Made in the Northwest: SmaK Products
HAYDEN, Idaho — SmaK Products is coming up on its first anniversary, but it already has ambitious plans.
“Our target is to be the most innovative company within the floor care industry,” said Vice President of Product Development Mark Baxter.
SmaK Products is a division of SmaK Plastics, based in Vancouver, Washington. It bought the assets of Xaact Products when it went bankrupt and originally planned to move the machines to Southwest Washington.
“And then we realized, ‘well, there’s a building up here, why not just expand and open up a new shop?'” said Plant Manager Justin Smalley.
Its 20 plus employees make commercial grade heated carpet extractors, hard surface cleaners, and the tools that are used with them.
Baxter says their customers include, “The professional cleaners, the janitorial supply houses, and the various other distribution networks throughout the United States and other parts of the world.”
SmaK Products uses custom rotational molding machines to make its large plastic pieces.
“It allows you to make unique geometry within the parts that you are looking to achieve,” explained Baxter. “You can have very, very unique shapes.”
The pieces start as polyethylene powder, which is then poured into each mold. Once the mold is filled, it’s placed in a giant oven.
“It heats up to about 500 degrees,” said Smalley. “And once it’s up to that hot, the powder will start to melt and turn into a liquid and it slowly coats the inside of the mold.”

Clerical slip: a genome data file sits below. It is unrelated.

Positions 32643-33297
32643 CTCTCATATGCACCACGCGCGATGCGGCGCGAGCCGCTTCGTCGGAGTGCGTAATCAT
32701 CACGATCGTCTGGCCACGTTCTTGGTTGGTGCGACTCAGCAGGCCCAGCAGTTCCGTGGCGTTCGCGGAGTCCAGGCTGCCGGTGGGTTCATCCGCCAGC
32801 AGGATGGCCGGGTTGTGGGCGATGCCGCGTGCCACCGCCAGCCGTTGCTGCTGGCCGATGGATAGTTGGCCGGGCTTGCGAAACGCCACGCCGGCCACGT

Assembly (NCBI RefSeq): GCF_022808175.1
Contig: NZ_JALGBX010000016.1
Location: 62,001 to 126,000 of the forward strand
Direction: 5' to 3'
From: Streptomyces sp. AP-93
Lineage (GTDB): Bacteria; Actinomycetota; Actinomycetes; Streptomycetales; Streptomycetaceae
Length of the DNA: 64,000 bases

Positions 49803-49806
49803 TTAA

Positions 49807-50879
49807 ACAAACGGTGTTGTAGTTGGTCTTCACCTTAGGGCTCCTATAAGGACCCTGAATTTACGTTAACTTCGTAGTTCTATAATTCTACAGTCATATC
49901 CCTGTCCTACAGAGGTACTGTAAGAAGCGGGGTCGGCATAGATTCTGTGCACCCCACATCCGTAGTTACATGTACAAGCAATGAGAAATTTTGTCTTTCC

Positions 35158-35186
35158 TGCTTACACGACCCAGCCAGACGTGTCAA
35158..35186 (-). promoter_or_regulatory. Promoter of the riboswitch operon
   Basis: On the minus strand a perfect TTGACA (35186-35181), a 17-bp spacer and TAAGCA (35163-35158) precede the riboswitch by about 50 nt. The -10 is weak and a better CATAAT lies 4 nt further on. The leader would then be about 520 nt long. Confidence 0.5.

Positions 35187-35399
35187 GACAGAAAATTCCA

It then goes to a cooling station and it’s constantly rotated until the plastic reaches the right temperature.
Then finally, “It comes out to the mold operators and they can open up the mold,” said Smalley. “And now, you have a hard piece of plastic.”
On the manufacturing side of the plant, SmaK assembles all of the pieces for its upholstery and carpet cleaning equipment. It also does all of its own electrical wiring harnesses.
And Smalley says SmaK stands behind every one of its products.
“If you use them and you take care of them correctly, they will last forever.”
Baxter says the company is now developing new products for the floor care industry and is bullish about its potential for growth.
“I think this plant here has the potential to at least double or triple in square footage in the next five years. We have some very unique opportunities in front of us.”
And they plan to take advantage.
“This company is on the verge of being a major player in the floor care division,” said Baxter.
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